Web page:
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Reception to Honor Reverend Tracey Lind

On Wednesday night we had made a reservation to watch a respected local Indian Cultural Folk Dance troupe perform in at the Solon Library at 7pm but we still resolved to attend at least part of, as our invite read, a "reception to honor Reverend Tracey Lind and her contributions" at Trinity CommonsCathedral where the Very Reverend Lind has served as the Dean for the past 17 years. Due to ill health, however, Reverend Lind is retiring and her last day will be this Sunday, January 29th.

The reception began at 5:30pm so we figured that if we left by 6:15pm we would give ourselves enough time to make it to Solon if even there was some traffic.

Things got off to a good start because when we arrived at Trinity Commons shortly after 5pm there were still some parking spaces and we snagged a good one and, once inside the Cathedral, we were greeted by Ms. Ginger Bitikofer, Associate for Congregational Life, who is a warm person and made usfeel at home.

In the area where the celebration took place, a slide show titled "A Celebration of Tracey Lind in Photos" created by Ms. Bobbi Reichtell played continuously. Thus we watched and we learned that Reverend Lind was an advocate and spokesperson for marriage equality, pro-choice issues, Bike Cleveland, and, most importantly, tolerance and respect for all; served as Co-Chair of the Greater Cleveland Congregation and was a past President of Campus District, Inc.; was very involved in the Trinity Commons Urban Farm; took part in Circle the City with Love just before the RNC; and served on City Club panels pertaining to Alzheimer's and Dementia as well as Building Bridges Between Islam and the West. Of course, these were just a few of her many accomplishments.

In our time there, we chatted with Ms. Jackie Warren who was providing background music via the piano and other people that we knew including Professor Greg Sadlek, the Founding Dean of the College of Liberal Arts and Social Sciences at CSU and Sister Judith Ann Karam, who we have known for years.

We were very pleased that this event seemed to be getting a fine turnout; Mr. Sam Hubish, Communications Manager of Trinity Commons, told us that they were prepared for 300 attendees but certainly more would be welcomed. The program notes themselves indicated that a fine program was in store. It would be presided over by Rabbi Josh Caruso of Fairmount Temple and would feature such speakers as Dr. Ronald Berkman, President of CSU; Reverend Jawanza Colvin from Olivet Institutional Baptist Church; the Right Reverend Mark Hollingsworth, Jr., Bishop of the Episcopal Diocese of Ohio; Ms. Wendy Hoke, President of the Campus District Board; and Cleveland City Councilperson Phyllis Cleveland.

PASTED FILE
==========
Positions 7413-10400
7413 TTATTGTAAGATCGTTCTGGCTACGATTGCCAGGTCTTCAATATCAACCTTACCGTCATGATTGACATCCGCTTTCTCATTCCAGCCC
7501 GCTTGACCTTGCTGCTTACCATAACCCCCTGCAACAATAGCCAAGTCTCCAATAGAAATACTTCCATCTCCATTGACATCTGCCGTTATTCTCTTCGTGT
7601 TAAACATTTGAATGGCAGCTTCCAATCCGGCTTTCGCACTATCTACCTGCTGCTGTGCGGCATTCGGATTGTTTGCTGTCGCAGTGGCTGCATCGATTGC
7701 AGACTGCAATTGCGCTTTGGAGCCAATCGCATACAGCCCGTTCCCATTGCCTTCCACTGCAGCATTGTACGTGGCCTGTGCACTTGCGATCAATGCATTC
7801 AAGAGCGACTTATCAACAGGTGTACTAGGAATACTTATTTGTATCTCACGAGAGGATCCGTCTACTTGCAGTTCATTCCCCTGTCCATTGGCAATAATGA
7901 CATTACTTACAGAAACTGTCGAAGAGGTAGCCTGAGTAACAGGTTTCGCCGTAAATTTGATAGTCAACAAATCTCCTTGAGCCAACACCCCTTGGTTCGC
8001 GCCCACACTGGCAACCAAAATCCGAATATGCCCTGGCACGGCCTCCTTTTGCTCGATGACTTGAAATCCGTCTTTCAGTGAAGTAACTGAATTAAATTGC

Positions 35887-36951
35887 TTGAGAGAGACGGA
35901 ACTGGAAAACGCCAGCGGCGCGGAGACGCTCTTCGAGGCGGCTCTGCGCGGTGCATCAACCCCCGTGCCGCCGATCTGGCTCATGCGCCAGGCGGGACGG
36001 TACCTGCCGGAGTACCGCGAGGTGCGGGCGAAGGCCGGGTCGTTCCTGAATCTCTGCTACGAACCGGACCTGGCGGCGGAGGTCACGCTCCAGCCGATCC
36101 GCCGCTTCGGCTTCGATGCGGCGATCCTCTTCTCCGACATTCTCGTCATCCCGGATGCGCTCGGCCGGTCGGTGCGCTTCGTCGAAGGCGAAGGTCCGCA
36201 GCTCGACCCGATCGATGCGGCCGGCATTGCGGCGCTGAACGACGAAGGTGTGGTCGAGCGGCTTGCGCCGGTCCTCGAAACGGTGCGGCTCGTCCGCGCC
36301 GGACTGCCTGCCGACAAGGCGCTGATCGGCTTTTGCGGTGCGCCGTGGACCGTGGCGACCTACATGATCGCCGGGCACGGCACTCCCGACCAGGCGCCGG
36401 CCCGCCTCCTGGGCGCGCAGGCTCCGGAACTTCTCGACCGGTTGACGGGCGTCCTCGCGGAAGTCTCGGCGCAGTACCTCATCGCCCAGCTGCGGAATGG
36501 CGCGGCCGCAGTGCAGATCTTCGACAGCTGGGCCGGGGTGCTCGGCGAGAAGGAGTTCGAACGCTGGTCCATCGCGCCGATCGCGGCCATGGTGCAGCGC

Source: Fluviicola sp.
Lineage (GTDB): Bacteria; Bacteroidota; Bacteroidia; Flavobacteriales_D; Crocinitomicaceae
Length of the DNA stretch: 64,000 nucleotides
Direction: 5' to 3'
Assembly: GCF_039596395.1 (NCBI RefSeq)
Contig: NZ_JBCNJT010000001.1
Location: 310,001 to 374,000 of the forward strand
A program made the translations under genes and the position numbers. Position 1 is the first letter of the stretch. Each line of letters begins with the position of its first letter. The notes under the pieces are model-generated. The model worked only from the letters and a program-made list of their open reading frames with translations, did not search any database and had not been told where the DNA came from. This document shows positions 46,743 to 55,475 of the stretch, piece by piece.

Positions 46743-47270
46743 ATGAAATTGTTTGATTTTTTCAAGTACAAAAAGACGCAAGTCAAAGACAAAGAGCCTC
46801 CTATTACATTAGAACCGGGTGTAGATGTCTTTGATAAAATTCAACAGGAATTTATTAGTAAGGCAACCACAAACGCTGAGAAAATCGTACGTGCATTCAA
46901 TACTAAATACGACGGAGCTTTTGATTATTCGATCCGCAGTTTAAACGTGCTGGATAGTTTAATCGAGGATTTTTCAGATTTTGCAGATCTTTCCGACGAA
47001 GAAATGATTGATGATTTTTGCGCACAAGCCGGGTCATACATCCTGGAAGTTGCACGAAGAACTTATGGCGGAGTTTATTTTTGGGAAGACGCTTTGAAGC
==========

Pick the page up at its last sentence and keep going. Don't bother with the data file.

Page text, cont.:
We ourselves, expressed our gratitude and that of Ms. Margaret W. Wong to Reverend Lind; who was there with her spouse, Ms. Emily Ingalls;  for her service to the Cleveland community. In turn, Reverend Lind told us that she believed that our office had a lot of very important work to do obtaining justice for foreign-born people in light of the Trump administration's immigration policies.

No doubt about it, as Reverend Ann Kidder of the St. Christopher by-the-River Church in Gates Mills, told us, Reverend Lind had had "a long and wonderful and fruitful ministry" and as sorry as we were about her retirement, we were happy for her for the amount of love that she had inspired and acquired over the years.

We arrived at the Solon Library about 20 minutes (oh well, better to be early) ahead of time but there was no one in the meeting room where the Indian Dance Troupe was to perform but no one was there; this should have been an omen because it has been our experience that usually at such an event the performers arrive before anyone else.

Gradually people began to trickle in and a fair number of them at that. We liked talking to a person who told us that last year she sat with our friend, Dr. Richard Crepage at a One World Day gathering and that Dr. Crepage had told her about Clevelandpeople.com and what a treasure she found it to be because it showcased so many diverse cultural events in the Northeast Ohio area. In fact, she found out about this one from Clevelandpeople.com just as we had.

Sitting next to us was a woman whose parents immigrated to the United States from India. She was born here but she knew a lot about Indian culture and had thus brought her three young children to see the dancers.

At 7pm, there still were no dancers so the librarian told us that he would call and see where they were. Unfortunately, a few minutes later, he returned and gently told us that for some reason the dancers had cancelled. Someone then good-naturedly called out to the librarian, "you know what this means, it means you have to perform..."

Needless to say, he did not and most of us sighed, and smiled and said to ourselves, "oh, well...at least WE were here!"

By:

Michael Patterson

Community Liaison,

Margaret W. Wong & Assoc. Co., LLC.

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